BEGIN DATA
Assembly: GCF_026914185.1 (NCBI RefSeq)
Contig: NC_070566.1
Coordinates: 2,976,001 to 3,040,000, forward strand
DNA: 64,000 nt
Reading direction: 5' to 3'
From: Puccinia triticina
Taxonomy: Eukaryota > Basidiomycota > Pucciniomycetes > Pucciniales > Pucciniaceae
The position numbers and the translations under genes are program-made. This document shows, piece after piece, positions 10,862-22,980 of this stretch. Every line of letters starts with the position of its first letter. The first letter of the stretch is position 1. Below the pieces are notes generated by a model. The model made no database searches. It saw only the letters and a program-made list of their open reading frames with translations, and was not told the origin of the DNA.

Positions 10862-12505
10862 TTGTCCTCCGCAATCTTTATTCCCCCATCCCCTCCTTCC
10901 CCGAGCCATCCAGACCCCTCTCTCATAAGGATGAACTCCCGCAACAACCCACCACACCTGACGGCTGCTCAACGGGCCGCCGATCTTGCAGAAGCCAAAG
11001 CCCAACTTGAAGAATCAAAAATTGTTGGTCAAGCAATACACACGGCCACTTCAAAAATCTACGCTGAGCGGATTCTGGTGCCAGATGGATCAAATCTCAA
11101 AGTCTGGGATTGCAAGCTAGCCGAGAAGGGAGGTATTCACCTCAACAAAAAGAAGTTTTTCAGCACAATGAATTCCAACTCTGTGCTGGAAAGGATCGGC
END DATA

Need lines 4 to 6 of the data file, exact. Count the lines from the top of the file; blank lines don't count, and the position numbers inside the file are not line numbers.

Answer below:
DNA: 64,000 nt
Reading direction: 5' to 3'
From: Puccinia triticina